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ENTERTAINMENT
March 28, 2014 | by Greg Braxton
Aaron McGruder, the creator of "The Boondocks" comic strip and animated series, has finally weighed in on his exit from the show, saying an emotional goodbye to his edgy characters just a few weeks before the April 21 launch of the fourth and final season of the series on Adult Swim. His comments come a week after Sony Pictures Television, which produces the animated series about 10-year-old black militant Huey Freeman and his gangsta-wanna-be younger brother Riley living in the suburbs with their grandfather, said in a press release that the upcoming season "was produced without the involvement of Aaron McGruder, when a mutually agreeable production schedule could not be determined.
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NEWS
September 5, 1999 | SUSAN KING, TIMES STAFF WRITER
The fall season of children's television features a fresh mix of familiar comic book faces: Sabrina, Spider Man, Archie and the gang, as well as several educational series for the preschool set. Even Sir Arthur Conan Doyle's legendary sleuth; Sherlock Holmes, has been rejuvenated for youngsters. The season also marks the launch of Bobber Entertainment and Media's BKN, the Bohbot Kids Network. The flagship BKN service, Bulldog TV, targets boys ages 6-11.
NEWS
September 3, 2000 | SUSAN KING, TIMES STAFF WRITER
As schoolkids start hitting the books again, television programmers are back in action too, premiering their new children's programming beginning this week. PBS is betting on the "Bookworm Bunch," a new Saturday programming block. CBS--sluggish on Saturday mornings past--is borrowing from its cable sibling Nickelodeon, which always gets high marks from young viewers. And the WB, the No. 1-ranked broadcast network among kids last season, offers up a spinoff of its top-rated "Pokemon" show.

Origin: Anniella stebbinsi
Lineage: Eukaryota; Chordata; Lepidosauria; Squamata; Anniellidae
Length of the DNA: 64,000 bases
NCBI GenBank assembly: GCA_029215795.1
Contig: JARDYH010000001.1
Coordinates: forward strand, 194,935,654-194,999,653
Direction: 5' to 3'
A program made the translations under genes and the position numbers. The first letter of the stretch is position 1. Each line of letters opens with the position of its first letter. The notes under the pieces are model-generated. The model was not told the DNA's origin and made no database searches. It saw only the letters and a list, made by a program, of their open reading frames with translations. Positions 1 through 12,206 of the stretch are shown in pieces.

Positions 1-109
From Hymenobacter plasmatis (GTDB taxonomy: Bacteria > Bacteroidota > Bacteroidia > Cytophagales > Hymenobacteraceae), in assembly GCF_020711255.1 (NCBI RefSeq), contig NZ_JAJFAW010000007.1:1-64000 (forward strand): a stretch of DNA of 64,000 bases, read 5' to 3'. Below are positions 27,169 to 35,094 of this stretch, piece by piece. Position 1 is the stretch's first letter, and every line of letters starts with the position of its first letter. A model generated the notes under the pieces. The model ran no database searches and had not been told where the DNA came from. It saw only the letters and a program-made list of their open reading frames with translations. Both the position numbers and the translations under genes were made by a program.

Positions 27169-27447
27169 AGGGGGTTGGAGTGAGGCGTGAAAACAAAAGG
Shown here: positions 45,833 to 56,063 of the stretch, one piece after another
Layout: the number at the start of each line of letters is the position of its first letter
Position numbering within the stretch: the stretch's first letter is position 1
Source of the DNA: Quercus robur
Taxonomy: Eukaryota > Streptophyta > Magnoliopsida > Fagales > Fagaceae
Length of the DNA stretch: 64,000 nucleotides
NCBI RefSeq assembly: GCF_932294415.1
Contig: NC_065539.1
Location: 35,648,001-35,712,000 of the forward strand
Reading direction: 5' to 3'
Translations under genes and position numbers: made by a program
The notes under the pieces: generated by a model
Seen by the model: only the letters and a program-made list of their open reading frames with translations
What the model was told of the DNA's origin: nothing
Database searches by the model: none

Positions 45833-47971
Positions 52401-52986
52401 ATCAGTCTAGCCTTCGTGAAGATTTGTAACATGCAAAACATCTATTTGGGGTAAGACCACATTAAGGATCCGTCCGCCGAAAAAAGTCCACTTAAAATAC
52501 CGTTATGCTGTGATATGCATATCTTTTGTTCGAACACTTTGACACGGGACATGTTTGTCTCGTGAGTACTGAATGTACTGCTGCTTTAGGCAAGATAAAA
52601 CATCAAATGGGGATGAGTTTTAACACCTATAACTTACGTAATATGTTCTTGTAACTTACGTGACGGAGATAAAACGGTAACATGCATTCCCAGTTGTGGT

BUSINESS
January 15, 2013 | By Richard Verrier, Los Angeles Times
When singer-songwriter Alicia Keys wanted to create an animated children's television series about the exploration of music, she turned to Burbank animation firm Bento Box for ideas. Bento's producers suggested an alternative: Instead of a TV show, how about an interactive storytelling app? That idea became "The Journals of Mama Mae and LeeLee," which was released through the iTunes store last fall for $3.99 and expands to Android mobile devices and tablets this month. Featuring original compositions from Keys, the animated series uses music, games, rewards and a journal to tell the story of a relationship between a young girl and a mystical grandmother.
NEWS
September 1, 1996 | SUSAN KING, TIMES STAFF WRITER
Parents should be happy to learn that not all the new fall kids' series are "Power Ranger" clones. In fact, there are actually some educational series in the offing: the PBS quiz series "Where in Time Is Carmen Sandiego?," the syndicated "The Why Why Family" and the History Channel's "Inspector Gadget's Field Trip," among them. Meanwhile, such legendary superheroes as "Superman," "The Incredible Hulk" and "Flash Gordon" will headline new animated series.
ENTERTAINMENT
September 6, 1999 | LYNNE HEFFLEY, TIMES STAFF WRITER
Don't look for "Sabrina, the Animated Series" to be as quirkily entertaining as the prime-time live-action ABC series. This is surprisingly pedestrian stuff, fodder for an ambitious daily schedule: Beginning today on UPN and in syndication, it will run Sundays through Fridays as part of Disney's animated block, "Disney's One Too." On Sept. 11, it will also become part of "Disney's One Saturday Morning."
ENTERTAINMENT
June 8, 2012 | By Patrick Kevin Day
The hosts of "Car Talk," brothers Ray and Tom Magliozzi, had a long, wildly successful run for 25 years on NPR. They're currently planning to hang up their mics later this year and get out of the radio business on a high note. But the talents that made them beloved (their attitudes and their voices) didn't necessarily make them multimedia stars. The brothers tried multiple times to branch out into TV, but with limited success. Their first attempt came in the 1995 sitcom "The George Wendt Show.
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